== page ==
Playing for keeps
PLAYGROUPS are positive for both parents and kids, offering fun, friends and a helping hand, a new study shows.
Researchers from the Australian Institute of Family Studies examined existing research on playgroups from 2000 to 2015, and found multiple benefits.
They conclude playgroups offer a positive social experience for parents, help them make new friends and enable them to learn more about car- ing for their kids. “Social benefits often extended outside of the supported playgroup — in one study 68 per cent of families had contact with other playgroup families outside of the playgroup session,” lead author Joanne Commerford said.
“Parenting skills developed within the playgroup led parents to becoming more confident in caring for their young.”
Children also benefited from going to playgroups, with researchers finding they had become more actively involved in play and confidence the more they started attending.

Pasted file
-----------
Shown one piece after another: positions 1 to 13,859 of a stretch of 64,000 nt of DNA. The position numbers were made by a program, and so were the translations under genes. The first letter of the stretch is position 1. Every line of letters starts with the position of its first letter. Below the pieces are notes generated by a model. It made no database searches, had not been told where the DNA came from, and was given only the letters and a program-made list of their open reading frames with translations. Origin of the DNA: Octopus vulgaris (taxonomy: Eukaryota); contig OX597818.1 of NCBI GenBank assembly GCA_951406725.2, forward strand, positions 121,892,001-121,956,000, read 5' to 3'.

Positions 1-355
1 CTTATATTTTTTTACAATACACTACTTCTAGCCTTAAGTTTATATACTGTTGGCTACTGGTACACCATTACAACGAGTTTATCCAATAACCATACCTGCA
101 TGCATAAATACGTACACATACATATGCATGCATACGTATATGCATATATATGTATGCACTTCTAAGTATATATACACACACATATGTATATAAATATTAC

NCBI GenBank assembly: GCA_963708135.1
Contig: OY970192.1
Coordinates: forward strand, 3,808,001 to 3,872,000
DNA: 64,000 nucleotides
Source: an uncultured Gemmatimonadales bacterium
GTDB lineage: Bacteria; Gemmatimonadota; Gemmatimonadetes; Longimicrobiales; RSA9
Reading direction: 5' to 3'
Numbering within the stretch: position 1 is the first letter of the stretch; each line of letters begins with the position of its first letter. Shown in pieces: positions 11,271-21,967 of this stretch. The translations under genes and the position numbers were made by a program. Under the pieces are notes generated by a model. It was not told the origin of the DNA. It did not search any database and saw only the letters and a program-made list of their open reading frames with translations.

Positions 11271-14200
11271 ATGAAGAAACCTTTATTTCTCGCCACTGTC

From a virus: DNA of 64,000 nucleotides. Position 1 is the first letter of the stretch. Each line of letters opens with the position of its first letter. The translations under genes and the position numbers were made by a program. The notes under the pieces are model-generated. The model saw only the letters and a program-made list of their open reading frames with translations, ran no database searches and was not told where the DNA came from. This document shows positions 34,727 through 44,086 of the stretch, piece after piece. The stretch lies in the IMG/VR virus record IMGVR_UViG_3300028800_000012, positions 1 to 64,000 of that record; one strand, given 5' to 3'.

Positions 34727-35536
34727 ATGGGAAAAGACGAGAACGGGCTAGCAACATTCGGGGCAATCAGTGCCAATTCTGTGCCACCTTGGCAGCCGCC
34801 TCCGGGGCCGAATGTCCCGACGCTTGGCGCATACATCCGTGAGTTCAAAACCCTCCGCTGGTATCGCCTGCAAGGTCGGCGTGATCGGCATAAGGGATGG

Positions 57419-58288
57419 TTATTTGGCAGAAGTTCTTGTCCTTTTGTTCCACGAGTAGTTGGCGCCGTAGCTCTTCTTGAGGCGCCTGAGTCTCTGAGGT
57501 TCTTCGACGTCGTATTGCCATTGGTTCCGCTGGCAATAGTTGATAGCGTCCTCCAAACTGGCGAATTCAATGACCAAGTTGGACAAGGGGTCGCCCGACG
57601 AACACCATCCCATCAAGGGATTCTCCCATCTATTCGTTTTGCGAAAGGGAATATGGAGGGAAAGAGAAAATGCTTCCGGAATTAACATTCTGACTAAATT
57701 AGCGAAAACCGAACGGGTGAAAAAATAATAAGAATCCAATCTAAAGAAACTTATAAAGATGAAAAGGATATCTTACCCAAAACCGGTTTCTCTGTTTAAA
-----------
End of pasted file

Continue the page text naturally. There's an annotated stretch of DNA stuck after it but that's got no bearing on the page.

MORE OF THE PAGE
A few of the studies showed barriers to attendance, including worries about children’s behaviour, transport difficulties, the ability to relate to other parents and health issues.
Ms Commerford also revealed disadvantaged families “were least likely to attend but most likely to benefit”. The studies researchers examined also showed supported playgroups can be entry points that connect families to social support services such as health professionals and maternal health nurses.
Sinead Halliday, public relations officer for Playgroups Victoria, said around 1780 active playgroups were registered with her organisation, which has 8289 members.
However, there are many more that spring up organically, she said.
“Playgroups leave an indelible mark on families, especially during trying times. The concept seems simple, but the relationships and connections that form within a playgroup intricately link and bond people of all ages,” she said.
Ms Halliday said participants said they would be “very lonely without playgroup”.
Angelica, Jessie, Sonny and Posy buddy up at Bubba Fresh Playgroup, Port Melbourne. Picture: DAVID SMITH